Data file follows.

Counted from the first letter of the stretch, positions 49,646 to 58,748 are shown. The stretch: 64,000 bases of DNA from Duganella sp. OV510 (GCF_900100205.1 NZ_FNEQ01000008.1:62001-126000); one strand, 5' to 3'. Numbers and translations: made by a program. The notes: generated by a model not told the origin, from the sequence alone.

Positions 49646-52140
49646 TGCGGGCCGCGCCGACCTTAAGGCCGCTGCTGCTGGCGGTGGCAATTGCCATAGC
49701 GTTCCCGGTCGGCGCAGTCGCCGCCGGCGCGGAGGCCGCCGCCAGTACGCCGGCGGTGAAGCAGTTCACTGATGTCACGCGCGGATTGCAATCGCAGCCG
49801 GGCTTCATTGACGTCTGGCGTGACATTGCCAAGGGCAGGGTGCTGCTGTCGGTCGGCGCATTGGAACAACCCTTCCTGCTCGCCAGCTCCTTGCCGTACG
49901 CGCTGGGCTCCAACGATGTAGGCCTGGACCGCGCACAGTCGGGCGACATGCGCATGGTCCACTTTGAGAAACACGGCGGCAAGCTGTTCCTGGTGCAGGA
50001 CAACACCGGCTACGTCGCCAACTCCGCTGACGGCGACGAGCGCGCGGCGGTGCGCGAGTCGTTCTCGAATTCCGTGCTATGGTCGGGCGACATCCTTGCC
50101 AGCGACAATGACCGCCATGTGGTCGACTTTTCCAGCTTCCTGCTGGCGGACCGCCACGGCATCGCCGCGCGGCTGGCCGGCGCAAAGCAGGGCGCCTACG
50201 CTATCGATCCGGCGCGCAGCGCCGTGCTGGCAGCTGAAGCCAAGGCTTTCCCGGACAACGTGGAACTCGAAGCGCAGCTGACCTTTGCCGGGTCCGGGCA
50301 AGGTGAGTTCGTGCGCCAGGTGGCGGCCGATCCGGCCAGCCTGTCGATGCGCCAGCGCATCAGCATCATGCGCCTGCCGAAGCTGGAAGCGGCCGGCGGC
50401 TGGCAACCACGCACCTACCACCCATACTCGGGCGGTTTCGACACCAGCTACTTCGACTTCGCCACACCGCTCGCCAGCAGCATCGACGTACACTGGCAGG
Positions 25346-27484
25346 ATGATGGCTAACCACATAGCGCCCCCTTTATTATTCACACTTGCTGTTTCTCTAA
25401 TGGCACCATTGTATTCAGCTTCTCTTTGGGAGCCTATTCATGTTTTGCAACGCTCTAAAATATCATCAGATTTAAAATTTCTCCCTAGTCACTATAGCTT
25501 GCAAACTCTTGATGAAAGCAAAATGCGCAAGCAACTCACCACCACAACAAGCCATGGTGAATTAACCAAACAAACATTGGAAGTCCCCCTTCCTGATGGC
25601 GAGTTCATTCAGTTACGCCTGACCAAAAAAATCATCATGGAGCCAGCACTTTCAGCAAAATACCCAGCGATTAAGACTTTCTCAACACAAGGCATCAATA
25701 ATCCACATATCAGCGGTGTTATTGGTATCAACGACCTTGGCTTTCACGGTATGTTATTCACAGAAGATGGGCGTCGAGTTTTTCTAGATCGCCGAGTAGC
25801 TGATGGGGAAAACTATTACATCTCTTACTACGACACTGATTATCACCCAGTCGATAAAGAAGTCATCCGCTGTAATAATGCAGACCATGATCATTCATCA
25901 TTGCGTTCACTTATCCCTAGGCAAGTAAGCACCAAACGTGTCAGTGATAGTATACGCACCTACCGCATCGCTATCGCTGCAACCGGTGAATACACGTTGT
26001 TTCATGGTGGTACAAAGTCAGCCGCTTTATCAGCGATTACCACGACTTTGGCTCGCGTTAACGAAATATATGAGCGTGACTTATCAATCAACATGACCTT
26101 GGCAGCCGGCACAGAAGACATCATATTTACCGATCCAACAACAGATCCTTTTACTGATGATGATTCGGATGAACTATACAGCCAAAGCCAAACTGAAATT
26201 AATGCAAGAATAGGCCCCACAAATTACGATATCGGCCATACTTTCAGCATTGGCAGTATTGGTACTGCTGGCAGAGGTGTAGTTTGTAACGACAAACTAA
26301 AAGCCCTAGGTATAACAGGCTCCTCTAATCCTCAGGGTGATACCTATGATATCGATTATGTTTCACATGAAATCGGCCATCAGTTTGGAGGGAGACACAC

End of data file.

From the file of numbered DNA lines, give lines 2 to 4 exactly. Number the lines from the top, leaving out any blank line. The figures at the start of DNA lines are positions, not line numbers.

Positions 49646-52140
49646 TGCGGGCCGCGCCGACCTTAAGGCCGCTGCTGCTGGCGGTGGCAATTGCCATAGC
49701 GTTCCCGGTCGGCGCAGTCGCCGCCGGCGCGGAGGCCGCCGCCAGTACGCCGGCGGTGAAGCAGTTCACTGATGTCACGCGCGGATTGCAATCGCAGCCG